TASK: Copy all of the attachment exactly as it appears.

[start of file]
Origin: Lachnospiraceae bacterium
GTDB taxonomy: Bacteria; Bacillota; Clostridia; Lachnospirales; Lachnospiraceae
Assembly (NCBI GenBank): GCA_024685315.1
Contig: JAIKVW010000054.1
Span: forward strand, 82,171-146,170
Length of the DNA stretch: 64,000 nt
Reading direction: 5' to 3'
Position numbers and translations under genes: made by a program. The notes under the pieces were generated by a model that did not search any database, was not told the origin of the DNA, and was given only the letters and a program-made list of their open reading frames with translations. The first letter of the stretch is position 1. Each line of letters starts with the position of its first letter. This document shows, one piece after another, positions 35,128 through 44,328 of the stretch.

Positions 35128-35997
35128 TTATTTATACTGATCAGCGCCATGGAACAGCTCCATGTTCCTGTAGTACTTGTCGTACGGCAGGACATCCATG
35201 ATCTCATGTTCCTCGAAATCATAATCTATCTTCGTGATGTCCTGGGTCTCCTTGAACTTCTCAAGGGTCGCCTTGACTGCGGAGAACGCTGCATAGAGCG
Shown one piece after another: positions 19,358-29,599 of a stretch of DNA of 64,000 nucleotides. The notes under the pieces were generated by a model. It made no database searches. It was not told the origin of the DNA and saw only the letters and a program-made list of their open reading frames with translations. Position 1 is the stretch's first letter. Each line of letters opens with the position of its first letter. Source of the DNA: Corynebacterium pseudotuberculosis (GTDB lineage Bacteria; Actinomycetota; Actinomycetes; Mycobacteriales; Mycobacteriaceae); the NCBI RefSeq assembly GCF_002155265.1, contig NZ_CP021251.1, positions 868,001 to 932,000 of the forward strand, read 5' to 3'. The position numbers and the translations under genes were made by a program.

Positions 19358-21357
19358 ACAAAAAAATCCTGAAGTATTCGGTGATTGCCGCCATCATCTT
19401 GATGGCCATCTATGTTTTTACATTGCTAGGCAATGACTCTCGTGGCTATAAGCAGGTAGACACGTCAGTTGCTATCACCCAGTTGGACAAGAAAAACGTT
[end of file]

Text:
Origin: Lachnospiraceae bacterium
GTDB taxonomy: Bacteria; Bacillota; Clostridia; Lachnospirales; Lachnospiraceae
Assembly (NCBI GenBank): GCA_024685315.1
Contig: JAIKVW010000054.1
Span: forward strand, 82,171-146,170
Length of the DNA stretch: 64,000 nt
Reading direction: 5' to 3'
Position numbers and translations under genes: made by a program. The notes under the pieces were generated by a model that did not search any database, was not told the origin of the DNA, and was given only the letters and a program-made list of their open reading frames with translations. The first letter of the stretch is position 1. Each line of letters starts with the position of its first letter. This document shows, one piece after another, positions 35,128 through 44,328 of the stretch.

Positions 35128-35997
35128 TTATTTATACTGATCAGCGCCATGGAACAGCTCCATGTTCCTGTAGTACTTGTCGTACGGCAGGACATCCATG
35201 ATCTCATGTTCCTCGAAATCATAATCTATCTTCGTGATGTCCTGGGTCTCCTTGAACTTCTCAAGGGTCGCCTTGACTGCGGAGAACGCTGCATAGAGCG
Shown one piece after another: positions 19,358-29,599 of a stretch of DNA of 64,000 nucleotides. The notes under the pieces were generated by a model. It made no database searches. It was not told the origin of the DNA and saw only the letters and a program-made list of their open reading frames with translations. Position 1 is the stretch's first letter. Each line of letters opens with the position of its first letter. Source of the DNA: Corynebacterium pseudotuberculosis (GTDB lineage Bacteria; Actinomycetota; Actinomycetes; Mycobacteriales; Mycobacteriaceae); the NCBI RefSeq assembly GCF_002155265.1, contig NZ_CP021251.1, positions 868,001 to 932,000 of the forward strand, read 5' to 3'. The position numbers and the translations under genes were made by a program.

Positions 19358-21357
19358 ACAAAAAAATCCTGAAGTATTCGGTGATTGCCGCCATCATCTT
19401 GATGGCCATCTATGTTTTTACATTGCTAGGCAATGACTCTCGTGGCTATAAGCAGGTAGACACGTCAGTTGCTATCACCCAGTTGGACAAGAAAAACGTT